Death’s Gambit Review

Developed by White Rabbit
Published by Adult Swim Games
Reviewed on PlayStation 4 (also available on Steam)

There are many games that have made their marks in gaming history. In the 90s Castlevania: Symphony of the Night not only evolved an already beloved franchise, but it set precedence for the future and coined a new genre name. More recently, Dark Souls made its place in history very well known. Developer White Rabbit has found inspiration from the past and brought it into the present to try and synthesize something unique. The end result is Death’s Gambit, a difficult but not impossible take on the Metroidvania genre.

Death’s Gambit starts on very familiar footing.  Much like Dark Souls, you start by picking a preset class. This gives you a template to work around and focus on specific types of builds whether you try to use more heavy weapons, specialize in dexterity weapons or choose to walk the path of magic. Your class choice also does dictate which skill trees will appear for you. Defeating enemies will grant you souls and the ability to level up your stats. Killing bosses gives you skill point that allows you to learn a new skill or technique. Once you have chosen your class, you arise from the dead and are given a contract by Death. If you maintain the contract with Death you can respawn if you die. Interestingly, you can forgo the immortality and do a single death run. If you do so then you best be prepared to take it slow and methodically. The game resembles Dark Souls in the sense of pacing. Blocking, dodging, and attacking consume stamina and you must pay attention as to not over tax yourself.  Like Castlevania, you are given a large map to explore and until you acquire a new item or perform a certain task, the world makes small changes and allows you to explore things further. Defeating bosses and exploring the map are the major triggers that move the world to change.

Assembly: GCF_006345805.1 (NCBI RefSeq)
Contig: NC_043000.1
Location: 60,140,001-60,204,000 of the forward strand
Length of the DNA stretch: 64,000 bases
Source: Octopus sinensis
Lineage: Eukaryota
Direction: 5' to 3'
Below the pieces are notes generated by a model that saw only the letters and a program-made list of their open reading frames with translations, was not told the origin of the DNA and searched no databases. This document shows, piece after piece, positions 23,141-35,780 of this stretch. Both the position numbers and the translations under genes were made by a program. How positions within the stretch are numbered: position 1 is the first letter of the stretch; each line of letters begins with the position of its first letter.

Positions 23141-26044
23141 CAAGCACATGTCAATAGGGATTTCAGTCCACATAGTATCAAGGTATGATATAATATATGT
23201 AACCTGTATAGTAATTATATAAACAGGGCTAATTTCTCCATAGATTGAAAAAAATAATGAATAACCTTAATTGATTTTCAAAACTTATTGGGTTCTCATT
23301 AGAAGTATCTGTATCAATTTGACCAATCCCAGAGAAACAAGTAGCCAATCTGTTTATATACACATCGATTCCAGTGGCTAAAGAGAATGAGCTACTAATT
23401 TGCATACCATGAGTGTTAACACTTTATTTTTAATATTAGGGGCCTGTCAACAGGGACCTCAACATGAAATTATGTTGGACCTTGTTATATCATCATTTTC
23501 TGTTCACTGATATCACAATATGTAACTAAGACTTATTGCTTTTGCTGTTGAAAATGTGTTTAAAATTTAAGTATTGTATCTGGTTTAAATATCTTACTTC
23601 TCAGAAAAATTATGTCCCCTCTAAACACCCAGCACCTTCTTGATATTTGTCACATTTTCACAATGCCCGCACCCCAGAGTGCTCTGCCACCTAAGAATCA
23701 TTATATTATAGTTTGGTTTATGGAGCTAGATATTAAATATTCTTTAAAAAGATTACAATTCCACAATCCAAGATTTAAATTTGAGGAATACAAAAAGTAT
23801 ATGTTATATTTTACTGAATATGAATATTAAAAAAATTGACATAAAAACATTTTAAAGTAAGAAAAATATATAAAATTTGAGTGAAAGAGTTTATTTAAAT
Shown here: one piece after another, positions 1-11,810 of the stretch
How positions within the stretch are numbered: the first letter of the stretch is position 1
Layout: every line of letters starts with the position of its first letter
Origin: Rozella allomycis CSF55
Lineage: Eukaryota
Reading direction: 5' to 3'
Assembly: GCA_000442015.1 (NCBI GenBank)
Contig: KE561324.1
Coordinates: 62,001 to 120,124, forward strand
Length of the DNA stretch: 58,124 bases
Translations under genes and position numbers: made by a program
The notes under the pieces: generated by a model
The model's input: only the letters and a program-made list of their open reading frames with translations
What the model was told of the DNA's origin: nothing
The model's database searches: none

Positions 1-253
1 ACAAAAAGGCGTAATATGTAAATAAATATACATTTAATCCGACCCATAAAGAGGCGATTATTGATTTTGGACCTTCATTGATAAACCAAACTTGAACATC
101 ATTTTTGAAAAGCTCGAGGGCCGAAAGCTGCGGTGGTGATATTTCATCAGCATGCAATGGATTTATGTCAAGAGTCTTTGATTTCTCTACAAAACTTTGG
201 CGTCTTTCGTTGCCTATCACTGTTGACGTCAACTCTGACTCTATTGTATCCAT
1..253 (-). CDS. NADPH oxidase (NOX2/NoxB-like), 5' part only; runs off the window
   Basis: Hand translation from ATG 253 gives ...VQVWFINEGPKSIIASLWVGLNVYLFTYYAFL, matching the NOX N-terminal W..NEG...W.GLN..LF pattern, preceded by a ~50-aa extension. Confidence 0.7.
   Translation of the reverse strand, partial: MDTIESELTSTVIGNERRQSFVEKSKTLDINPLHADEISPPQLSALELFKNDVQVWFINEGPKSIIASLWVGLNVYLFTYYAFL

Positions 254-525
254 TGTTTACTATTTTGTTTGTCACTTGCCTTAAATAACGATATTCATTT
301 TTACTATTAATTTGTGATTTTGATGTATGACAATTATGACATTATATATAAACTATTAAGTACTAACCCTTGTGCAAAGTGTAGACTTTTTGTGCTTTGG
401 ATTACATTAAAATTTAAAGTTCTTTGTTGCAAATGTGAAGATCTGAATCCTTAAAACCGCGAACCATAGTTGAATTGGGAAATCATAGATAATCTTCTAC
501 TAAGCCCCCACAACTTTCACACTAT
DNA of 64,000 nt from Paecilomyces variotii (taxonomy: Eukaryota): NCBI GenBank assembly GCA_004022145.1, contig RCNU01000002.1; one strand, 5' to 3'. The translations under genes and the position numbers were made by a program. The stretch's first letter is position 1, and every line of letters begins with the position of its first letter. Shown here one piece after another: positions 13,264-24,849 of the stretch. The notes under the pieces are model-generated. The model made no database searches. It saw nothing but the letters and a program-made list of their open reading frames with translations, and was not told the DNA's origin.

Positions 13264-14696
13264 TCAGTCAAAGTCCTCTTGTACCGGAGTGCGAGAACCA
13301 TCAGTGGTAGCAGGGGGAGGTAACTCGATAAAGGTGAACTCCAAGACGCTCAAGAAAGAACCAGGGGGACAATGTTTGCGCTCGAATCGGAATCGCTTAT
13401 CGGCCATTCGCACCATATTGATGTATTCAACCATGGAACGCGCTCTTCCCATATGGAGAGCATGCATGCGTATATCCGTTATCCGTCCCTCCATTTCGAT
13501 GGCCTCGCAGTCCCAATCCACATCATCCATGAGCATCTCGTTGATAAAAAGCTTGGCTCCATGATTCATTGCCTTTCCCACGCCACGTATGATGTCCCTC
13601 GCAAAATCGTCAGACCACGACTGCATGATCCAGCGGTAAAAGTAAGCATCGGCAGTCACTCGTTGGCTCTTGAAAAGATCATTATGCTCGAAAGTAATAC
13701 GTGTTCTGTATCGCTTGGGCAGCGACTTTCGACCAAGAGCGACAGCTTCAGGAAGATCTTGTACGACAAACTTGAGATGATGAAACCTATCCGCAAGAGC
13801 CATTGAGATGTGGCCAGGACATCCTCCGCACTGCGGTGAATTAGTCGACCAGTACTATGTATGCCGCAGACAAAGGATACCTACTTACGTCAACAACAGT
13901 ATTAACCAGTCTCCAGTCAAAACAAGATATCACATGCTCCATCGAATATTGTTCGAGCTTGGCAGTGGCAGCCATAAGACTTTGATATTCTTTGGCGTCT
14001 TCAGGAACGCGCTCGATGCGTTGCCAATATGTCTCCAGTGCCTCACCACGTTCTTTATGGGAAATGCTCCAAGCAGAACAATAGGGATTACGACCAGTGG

Unfortunately, Death’s Gambit doesn’t quite match up fully to either of its inspirations in terms of overall quality artistically or in overall execution. For one, I found the soundtrack to be a bit too generic and while fitting, not impressive.The game play itself is decent but I found times where it would use my input for an action but not perform it. Worse it consumed the stamina for the attempt and I often missed an opportunity or took damage. This was not a frequent issue but it did happen a handful of times and the frustration was felt. The enemy placement on the map is generally fair and there were a handful of bosses I had fun challenging. In terms of the world design and map layout this was also somewhat disappointing. The pixel art style used is fairly well crafted and the animations of the characters and monsters are pretty good. I love the unique character designs especially Death himself. There are even secrets that grant you bonuses against the bosses. Where Death’s Gambit struggles is that the locales and overall layout are rather bland. Despite scenery changes and themes, I was never really wowed. Even when I found something that I made note of to come back to later, I was more often than not disappointed with the payoff.  

There is some redemption in the story of this grim world. As you become a servant of Death you are now on a mission to ride out to slay other immortals that have crossed Death. Only another of Death’s servant’s may kill them. Thus you set out to fulfill your contract. Along the way you uncover the truths of those you must slay and it makes the task more difficult. Though story is often not a huge part of the game it is nice to know thought was put into it as a primary piece and not an afterthought. It is something that was definitely needed to make the game a better package over all. Death’s Gambit may not be the breakout of a mixed mold, but it’s a good place to start and I can see a path forward with a continuing story.

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